A new study has discovered mysterious behaviour of a material that acts like an insulator in certain measurementsbut simultaneously like a conductor in others. In an insulator, electrons are largely stuck in one place, while in a conductor, the electrons flow freely. The results, published in the latest issue of Science, challenge current understanding of how materials behave.
Conductors, such as metals, conduct electricity, while insulators, such as rubber or glass, prevent or block the flow of electricity. By tracing the path that electrons follow as they move through a material, researchers led by the University of Cambridge found that it is possible for a single material to display dual metal-insulator properties at once—although at the very lowest temperatures, it completely disobeys the rules that govern conventional metals.
While it is not known exactly what causes this mysterious behaviour, one possibility is the existence of a potential third phase that is neither insulator nor conductor. The duelling metal-insulator properties were observed throughout the interior of the material, called samarium hexaboride (SmB6).
There are other recently-discovered materials which behave both as conductor and as insulator, but they are structured like a sandwich, so the surface behaves differently from the bulk. But the new study found that in SmB6, the bulk itself can be both conductor and insulator simultaneously.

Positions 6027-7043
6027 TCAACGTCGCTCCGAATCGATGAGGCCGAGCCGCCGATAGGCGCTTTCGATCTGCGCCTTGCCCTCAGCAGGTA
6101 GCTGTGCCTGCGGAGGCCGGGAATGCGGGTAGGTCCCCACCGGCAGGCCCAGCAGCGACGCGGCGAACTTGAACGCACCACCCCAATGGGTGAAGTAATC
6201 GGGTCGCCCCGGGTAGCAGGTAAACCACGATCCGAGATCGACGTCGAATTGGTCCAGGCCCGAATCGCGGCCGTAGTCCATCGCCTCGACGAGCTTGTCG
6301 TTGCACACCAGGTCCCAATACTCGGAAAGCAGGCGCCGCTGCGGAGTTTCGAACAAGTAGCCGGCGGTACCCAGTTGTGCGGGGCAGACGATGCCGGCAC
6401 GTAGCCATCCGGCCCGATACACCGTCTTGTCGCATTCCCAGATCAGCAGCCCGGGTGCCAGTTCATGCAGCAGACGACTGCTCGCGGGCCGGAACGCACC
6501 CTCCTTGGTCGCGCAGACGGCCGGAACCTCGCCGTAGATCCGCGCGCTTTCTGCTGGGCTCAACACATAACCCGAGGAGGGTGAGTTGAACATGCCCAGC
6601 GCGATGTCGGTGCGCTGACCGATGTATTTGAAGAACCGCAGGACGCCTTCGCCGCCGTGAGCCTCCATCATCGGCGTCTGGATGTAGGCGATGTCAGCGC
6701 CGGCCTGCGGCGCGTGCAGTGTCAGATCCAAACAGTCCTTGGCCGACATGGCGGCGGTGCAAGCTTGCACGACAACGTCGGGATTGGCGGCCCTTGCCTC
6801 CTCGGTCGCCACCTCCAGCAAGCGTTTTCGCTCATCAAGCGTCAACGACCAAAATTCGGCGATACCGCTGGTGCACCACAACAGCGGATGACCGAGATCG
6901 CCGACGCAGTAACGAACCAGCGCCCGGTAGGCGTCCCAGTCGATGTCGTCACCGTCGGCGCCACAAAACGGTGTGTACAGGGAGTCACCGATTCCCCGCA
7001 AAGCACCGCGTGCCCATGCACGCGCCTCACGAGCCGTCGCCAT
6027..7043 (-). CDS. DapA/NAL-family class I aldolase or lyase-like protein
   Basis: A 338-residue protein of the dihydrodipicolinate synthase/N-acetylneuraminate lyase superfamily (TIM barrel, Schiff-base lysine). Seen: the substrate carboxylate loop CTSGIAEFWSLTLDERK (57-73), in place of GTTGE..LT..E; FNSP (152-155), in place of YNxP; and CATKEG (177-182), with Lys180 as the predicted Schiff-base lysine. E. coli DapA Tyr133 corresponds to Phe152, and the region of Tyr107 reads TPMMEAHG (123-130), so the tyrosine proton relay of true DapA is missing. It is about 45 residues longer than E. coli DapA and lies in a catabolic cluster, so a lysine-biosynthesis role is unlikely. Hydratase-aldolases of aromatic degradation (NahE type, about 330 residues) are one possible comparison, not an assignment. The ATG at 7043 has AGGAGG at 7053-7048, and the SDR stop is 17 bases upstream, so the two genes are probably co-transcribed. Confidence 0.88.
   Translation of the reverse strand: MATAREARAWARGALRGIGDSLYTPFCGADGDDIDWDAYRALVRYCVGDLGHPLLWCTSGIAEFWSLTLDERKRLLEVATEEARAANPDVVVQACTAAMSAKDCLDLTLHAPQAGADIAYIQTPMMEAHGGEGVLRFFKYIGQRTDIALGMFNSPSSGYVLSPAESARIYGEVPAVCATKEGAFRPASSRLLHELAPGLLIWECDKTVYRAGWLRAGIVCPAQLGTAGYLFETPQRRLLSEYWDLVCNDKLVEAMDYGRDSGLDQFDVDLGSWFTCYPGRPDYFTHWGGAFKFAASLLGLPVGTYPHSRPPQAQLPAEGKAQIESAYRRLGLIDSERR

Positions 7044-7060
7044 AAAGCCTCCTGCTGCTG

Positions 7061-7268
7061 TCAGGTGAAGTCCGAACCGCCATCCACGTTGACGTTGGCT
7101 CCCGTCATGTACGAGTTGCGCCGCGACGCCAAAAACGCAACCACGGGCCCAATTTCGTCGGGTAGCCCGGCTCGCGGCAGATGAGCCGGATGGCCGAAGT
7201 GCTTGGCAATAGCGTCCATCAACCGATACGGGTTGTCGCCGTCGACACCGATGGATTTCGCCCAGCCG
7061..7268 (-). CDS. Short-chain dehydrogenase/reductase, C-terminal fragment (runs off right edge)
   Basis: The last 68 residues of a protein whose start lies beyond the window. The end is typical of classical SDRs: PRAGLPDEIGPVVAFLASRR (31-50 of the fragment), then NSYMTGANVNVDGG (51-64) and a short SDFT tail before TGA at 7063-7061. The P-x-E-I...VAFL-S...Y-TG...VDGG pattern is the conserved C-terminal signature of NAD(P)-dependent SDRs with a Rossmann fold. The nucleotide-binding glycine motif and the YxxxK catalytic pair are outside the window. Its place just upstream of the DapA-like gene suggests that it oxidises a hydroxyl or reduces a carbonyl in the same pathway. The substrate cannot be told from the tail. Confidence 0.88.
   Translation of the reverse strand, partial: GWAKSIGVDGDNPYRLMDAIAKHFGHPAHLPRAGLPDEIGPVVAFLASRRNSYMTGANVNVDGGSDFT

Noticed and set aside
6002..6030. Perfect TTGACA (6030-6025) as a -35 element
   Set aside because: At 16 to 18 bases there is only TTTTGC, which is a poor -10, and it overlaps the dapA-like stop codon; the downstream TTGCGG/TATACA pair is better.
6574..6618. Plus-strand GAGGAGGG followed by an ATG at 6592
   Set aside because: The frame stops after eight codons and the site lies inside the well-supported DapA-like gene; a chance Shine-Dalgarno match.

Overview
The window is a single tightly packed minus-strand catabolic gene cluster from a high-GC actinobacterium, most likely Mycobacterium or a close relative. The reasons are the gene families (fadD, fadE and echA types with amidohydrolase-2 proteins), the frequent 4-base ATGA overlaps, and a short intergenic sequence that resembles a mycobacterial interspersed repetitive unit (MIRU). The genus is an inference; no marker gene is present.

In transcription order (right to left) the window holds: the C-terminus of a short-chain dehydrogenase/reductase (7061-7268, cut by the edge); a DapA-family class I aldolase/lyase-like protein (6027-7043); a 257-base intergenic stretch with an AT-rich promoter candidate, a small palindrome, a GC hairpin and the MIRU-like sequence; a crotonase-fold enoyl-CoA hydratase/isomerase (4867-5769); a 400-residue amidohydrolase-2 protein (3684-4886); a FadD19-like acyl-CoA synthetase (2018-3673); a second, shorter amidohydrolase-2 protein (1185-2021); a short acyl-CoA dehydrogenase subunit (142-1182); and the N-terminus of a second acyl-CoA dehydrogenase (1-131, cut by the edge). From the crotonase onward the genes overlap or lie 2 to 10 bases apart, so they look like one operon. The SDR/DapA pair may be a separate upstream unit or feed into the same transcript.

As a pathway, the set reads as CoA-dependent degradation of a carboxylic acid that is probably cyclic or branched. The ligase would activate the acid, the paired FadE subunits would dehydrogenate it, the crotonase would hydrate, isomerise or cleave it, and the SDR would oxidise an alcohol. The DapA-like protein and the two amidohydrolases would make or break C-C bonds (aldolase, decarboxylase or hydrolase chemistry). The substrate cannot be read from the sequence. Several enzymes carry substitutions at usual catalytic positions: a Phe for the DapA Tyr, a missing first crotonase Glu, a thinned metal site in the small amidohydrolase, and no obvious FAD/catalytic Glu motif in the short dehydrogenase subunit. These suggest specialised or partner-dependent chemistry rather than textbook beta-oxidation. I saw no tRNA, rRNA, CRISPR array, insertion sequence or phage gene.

“The discovery of dual metal-insulator behaviour in a single material has the potential to overturn decades of conventional wisdom regarding the fundamental dichotomy between metals and insulators,” said Suchitra Sebastian of the University’s Cavendish Laboratory, who led the research.
In order to learn more about SmB6 and various other materials, Suchitra Sebastian and her colleagues traced the path that the electrons take as they move through the material: the geometrical surface traced by the orbits of the electrons leads to a construction which is known as a Fermi surface. In order to find the Fermi surface, the researchers used a technique based on measurements of quantum oscillations, which measure various properties of a material in the presence of a high magnetic field to get an accurate “fingerprint” of the material.
SmB6 belongs to the class of materials called Kondo insulators, which are close to the border between insulating and conducting behaviour. Kondo insulators are part of a larger group of materials called heavy fermion materials, in which complex physics arises from an interplay of two types of electrons: highly localised ‘f’ electrons, and ‘d’ electrons, which have larger orbits. In the case of SmB6, correlations between these two types of electrons result in insulating behaviour.
Kondo insulators are part of a larger group of materials called heavy fermion materials. In the case of SMB6, correlations between these two types of electrons result in insulating behaviour. “It’s a dichotomy,” said Suchitra Sebastian. “The high electrical resistance of SmB6 reveals its insulating behaviour, but the Fermi surface we observed was that of a good metal.”
Compiled by R. Ramachandran